Marja Helander is Sámi film director from Finland. Photo: Antti Haanpää / Yle

Sámi film selected to Sundance Festival

The short film Birds in the Earth by Marja Helander has been selected for the short film competition program of the 2019 Sundance Film Festival, one of the biggest film festivals in the USA.
December 15, 2018

Text by Inger-Elle Suoninen

 

The Sundance Film Festival is one of the biggest and most important film festivals in the USA and usually accepts less than one percent of the submitted short films for screening.

Helander feels that this will open doors for the film crew.

«Of course, I’m really happy and pleased with this. This is a great reward, not just for me but the whole team. I hope that the festival will open the door for all those who have worked in our film crew,» Helander says.

The Sundance Film Festival shows independent films, or films that have not been produced by the big companies or major studios. According to Helander, it is always a good thing if Sámi films are shown out there in the big world.

«It’s always great, and it will open us paths in future too. It also gives us the opportunity to tell about the Sámi, what it means to be Sámi, and what kind of issues Sámi have because of pressure from the dominant society,» Helander says.

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«Sundance is one of the most important pieces in the movie industry puzzle»

 The Sundance Festival takes place in Park City, Utah, in January. Helander and at least two of the other members of the team are planning to attend the festival.

«The Finnish Film Foundation has promised us a grant for the trip.»

According to Vox.com, Sundance is the most prestigious film festival in the United States and one of the most important pieces in the movie industry puzzle. Sundance brings audience to smaller productions, and distributors that represent such streaming platforms as Netflix, Amazon and HBO Go attend the festival. According to VOX.com, Netflix and Amazon Studios have lately had ”deep pockets” for acquisition of films at Sundance.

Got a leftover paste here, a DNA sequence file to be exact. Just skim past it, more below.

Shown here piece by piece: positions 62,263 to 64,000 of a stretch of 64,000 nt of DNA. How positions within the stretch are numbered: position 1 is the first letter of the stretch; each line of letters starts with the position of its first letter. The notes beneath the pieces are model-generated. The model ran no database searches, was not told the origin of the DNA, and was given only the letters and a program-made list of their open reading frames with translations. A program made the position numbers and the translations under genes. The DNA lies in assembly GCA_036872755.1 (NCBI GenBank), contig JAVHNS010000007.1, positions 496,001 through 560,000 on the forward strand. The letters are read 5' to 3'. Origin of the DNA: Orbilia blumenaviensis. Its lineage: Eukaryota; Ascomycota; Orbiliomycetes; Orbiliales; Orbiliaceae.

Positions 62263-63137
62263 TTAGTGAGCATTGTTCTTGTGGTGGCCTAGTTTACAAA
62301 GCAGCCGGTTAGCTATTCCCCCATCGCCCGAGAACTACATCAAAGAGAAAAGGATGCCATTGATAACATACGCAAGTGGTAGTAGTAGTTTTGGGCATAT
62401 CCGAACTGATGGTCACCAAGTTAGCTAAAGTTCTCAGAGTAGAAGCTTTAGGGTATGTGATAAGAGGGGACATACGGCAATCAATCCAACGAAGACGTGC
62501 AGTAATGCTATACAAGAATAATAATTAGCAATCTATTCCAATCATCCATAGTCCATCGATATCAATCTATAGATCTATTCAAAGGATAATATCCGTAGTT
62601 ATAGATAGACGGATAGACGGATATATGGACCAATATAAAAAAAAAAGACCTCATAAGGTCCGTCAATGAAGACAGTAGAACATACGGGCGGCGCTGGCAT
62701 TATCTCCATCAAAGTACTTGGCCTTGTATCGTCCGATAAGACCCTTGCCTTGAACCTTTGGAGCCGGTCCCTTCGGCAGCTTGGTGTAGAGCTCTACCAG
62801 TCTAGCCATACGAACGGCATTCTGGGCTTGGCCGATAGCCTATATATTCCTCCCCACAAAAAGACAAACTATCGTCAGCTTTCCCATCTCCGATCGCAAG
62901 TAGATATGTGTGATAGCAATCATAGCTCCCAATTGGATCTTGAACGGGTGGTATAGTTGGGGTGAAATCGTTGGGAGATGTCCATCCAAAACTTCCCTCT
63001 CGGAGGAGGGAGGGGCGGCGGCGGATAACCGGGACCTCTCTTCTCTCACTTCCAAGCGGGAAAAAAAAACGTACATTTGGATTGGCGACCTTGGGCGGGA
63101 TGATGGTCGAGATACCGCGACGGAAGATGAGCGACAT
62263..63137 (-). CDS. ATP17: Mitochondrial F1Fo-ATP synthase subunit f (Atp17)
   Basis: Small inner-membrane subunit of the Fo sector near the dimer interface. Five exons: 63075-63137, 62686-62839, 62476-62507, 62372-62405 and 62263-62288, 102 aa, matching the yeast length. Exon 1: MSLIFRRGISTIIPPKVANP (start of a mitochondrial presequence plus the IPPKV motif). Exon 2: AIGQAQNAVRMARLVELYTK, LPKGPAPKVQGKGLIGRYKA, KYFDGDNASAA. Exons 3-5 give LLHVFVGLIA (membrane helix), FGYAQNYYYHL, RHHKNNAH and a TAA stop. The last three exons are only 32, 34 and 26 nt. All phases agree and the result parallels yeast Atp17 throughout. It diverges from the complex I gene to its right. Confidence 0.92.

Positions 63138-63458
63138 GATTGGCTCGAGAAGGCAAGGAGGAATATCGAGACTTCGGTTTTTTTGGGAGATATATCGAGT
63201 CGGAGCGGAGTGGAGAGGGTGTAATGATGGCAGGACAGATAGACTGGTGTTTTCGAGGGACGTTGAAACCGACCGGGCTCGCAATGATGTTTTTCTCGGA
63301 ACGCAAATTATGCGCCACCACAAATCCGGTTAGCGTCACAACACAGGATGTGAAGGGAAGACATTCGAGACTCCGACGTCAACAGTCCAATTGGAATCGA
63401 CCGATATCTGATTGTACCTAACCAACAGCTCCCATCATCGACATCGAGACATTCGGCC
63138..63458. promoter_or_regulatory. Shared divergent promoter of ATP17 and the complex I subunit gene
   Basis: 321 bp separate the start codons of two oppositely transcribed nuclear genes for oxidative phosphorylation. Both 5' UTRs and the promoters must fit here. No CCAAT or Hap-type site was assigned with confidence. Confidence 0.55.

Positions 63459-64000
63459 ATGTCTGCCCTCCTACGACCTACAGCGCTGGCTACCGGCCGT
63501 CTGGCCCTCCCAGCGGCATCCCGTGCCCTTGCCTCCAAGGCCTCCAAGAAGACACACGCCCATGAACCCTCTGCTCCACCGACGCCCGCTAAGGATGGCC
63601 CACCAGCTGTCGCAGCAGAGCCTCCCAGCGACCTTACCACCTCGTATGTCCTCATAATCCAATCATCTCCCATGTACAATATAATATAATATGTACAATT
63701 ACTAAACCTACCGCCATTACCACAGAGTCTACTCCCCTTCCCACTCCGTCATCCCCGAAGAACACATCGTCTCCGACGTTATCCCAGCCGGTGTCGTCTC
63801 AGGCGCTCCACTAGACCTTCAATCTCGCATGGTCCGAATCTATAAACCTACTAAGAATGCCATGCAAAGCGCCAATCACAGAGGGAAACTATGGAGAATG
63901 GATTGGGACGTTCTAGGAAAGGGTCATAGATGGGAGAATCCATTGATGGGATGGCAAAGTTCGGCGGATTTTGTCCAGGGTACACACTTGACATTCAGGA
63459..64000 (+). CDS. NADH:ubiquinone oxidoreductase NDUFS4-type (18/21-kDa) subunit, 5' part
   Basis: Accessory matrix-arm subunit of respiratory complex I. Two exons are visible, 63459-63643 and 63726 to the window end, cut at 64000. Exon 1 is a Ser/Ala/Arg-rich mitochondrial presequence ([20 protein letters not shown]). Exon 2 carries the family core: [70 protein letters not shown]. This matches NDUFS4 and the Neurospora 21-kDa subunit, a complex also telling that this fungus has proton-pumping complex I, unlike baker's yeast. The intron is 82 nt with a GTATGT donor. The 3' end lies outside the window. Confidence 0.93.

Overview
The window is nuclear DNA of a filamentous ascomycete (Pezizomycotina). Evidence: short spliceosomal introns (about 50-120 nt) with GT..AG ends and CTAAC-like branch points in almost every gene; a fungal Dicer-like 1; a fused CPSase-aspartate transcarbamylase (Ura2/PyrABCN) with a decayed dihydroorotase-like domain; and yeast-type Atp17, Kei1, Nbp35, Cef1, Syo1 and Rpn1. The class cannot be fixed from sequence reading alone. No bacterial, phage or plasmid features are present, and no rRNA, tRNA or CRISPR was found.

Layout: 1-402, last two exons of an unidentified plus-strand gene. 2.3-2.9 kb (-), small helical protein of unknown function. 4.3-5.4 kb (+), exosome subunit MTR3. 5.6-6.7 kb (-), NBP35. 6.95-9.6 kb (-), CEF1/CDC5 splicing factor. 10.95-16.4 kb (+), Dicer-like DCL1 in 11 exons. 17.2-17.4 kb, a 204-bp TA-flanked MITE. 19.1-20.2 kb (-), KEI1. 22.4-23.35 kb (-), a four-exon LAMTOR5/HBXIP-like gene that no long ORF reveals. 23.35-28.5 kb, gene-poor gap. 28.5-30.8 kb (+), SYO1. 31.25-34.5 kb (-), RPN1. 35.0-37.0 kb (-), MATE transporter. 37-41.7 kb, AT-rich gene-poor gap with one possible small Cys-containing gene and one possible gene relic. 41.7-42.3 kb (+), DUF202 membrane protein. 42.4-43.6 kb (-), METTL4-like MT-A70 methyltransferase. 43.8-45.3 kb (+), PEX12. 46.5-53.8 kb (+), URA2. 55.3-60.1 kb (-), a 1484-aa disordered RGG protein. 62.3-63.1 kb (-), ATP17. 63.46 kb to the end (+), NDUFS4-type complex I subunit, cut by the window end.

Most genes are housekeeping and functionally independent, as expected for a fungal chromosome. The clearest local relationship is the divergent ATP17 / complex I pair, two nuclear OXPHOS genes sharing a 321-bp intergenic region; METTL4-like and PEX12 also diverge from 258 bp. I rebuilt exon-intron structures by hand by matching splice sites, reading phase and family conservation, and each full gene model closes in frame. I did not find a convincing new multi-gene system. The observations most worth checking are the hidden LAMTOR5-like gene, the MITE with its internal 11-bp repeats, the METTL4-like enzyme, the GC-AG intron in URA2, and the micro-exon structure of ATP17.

However, it is not easy to have a film selected for screening. Every year, Sundance selects approximately 200 films to play at the festival. For the 2018 festival, 13,468 film were submitted from over 190 countries, and less than 1.5 percent of them were shown at the festival. For the 2019 Sundance Festival, out of 9,443 short film submissions 73, less than one percent, were selected for the festival. Marja Helander’s film is one of them.

 

In Birds in the Earth, Birit Haarla and Katja Haarla dance accross Sámi villages and lands to Helsinki. Photo: Marja Helander / Eatnanvuloš lottit – Birds in the Earth

 

«We submitted the film from Finland through AV-arkki – the Centre for Finnish Media Art, which is a distribution company for video art,» Helander says.

In 2017, the Sundance Festival had a record 71,600 people attend the festival. In 2018, the number of visitors was 124,900, which was again a record.

«There is a receptive audience for Sámi films in North America»

The film Birds in the Earth tells about Birit Haarla and Katja Haarla, who are two Sámi dance students. In the film, they dance accross Sámi villages and lands, ending up in Helsinki. The work looks at bigger issues that have an impact on land rights in the Sámi region.

 

Photo: Marja Helander / Eatnanvuloš lottit – Birds in the Earth

 

The film has earlier been awarded at the ImagiNATIVE Indigenous Film Festival in Toronto, and it was granted the main prize at the 2018 Tampere Film Festival.

According to Program Coordinator Tytti Rantanen from the Centre for Finnish Media Art, indigenous films have a strong presence in North American film festivals.

«There is a receptive audience for Sámi films in North America, but Helander’s work also seems to attract viewers outside this restricted public,» Rantanen explains.

In 2017, a Finnish short film participated in the official Sundance competition program. The film was Fucking Bunnies, and it was directed by Teemu Niukkanen and produced by the film company Komeetta.

 

Translated from Sámi by Kaija Anttonen


This story is originally posted by Yle Sapmi and re-published as part of Eyes on Barents, a collaborative partnership between news organizations and bloggers in the Barents region

 

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